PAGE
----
One person’s laughter can be another person’s pain. And so it goes with translation blunders, when communication and language go horribly wrong.
One prime example is KFC, who began to advertise their slogan “Finger-Lickin’ Good” in China. Unfortunately, it came out to something like “Eat Your Fingers Off.” I’m sure cannibalism was not what they were going for.
An older example, Pepsi, didn’t fare much better in the Chinese market. In the 1960s, “Come Alive with Pepsi” was translated to something like “Pepsi Brings Your Ancestors Back from the Grave.” Confounding their customers with the promise of supernatural powers was probably not high on their wish list.
Both cases continue to make people laugh while I’m sure their PR people still cringe at the memory, but the Chinese market isn’t the only potential pitfall.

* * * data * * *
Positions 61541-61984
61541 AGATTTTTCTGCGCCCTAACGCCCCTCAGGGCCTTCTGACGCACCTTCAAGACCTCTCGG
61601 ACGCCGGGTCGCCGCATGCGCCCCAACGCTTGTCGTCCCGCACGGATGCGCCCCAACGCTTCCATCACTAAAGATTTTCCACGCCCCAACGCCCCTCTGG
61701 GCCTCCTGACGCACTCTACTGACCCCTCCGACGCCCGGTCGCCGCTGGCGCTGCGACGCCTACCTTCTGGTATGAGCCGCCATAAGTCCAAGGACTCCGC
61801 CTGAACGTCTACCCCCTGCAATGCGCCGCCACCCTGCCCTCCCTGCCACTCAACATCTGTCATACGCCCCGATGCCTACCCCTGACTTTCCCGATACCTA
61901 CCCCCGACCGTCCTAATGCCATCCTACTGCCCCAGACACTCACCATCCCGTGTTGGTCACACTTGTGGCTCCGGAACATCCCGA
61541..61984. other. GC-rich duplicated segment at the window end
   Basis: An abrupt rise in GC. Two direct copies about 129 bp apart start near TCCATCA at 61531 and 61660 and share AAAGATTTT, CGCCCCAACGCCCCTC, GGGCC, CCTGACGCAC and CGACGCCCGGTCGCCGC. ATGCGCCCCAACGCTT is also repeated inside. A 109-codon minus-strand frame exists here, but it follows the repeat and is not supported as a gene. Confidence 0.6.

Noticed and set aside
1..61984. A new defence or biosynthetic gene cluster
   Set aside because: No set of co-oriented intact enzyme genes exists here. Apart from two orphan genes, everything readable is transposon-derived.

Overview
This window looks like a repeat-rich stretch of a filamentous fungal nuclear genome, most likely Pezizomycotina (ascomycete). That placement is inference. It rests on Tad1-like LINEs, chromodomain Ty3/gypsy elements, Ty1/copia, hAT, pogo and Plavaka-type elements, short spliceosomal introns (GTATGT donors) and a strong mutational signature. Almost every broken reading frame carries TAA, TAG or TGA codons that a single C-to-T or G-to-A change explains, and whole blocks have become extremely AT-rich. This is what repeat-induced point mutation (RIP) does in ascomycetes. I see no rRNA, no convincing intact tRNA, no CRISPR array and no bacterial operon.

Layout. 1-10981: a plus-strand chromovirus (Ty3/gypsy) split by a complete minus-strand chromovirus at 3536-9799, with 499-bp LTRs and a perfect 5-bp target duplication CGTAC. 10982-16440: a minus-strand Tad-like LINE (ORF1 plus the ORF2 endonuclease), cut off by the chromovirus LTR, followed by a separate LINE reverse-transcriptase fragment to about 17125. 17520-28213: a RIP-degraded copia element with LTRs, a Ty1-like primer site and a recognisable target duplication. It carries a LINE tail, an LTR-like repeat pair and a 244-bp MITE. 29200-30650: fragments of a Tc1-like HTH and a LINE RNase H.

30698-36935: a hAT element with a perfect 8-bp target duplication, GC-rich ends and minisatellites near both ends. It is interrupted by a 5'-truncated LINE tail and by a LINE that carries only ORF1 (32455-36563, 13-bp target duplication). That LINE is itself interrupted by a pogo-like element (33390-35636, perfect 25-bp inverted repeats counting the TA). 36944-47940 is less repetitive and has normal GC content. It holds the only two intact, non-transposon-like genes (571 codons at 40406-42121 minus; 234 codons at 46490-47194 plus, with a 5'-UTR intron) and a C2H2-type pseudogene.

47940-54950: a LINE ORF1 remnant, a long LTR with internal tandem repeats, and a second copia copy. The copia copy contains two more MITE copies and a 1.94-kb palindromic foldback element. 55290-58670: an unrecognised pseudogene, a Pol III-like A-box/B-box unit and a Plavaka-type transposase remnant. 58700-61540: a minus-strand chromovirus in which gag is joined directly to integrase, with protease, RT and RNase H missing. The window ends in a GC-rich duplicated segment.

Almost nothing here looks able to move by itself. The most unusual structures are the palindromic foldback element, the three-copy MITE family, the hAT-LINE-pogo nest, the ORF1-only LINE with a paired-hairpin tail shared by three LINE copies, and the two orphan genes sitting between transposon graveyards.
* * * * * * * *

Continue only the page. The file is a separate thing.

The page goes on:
The truth is that all-important words, phrases and documents when translated wrong between any pair of languages can become jokes, or even worse, dangerous when we’re talking about medical records, industrial applications, international diplomacy or other important uses of language.
The facts are that translators are human and they do make mistakes sometimes, and that machine translation is still terrible. Adding sets of eyes, quality assurance, validation… These are the things that help guarantee a more accurate translation. (Perhaps I should mention that these are all things that 1-800-Translate does.) A bad translation shouldn’t fall through the cracks because no one bothered to check it! Santa checks his list twice; translations – and the important information they convey – don’t deserve any less.
If you’re going to go to the expense of having something translated, it pays to make sure it is being translated right. After all, translation blunders can be unprofessional, expensive, dangerous and yes, sometimes even funny for a long time to come.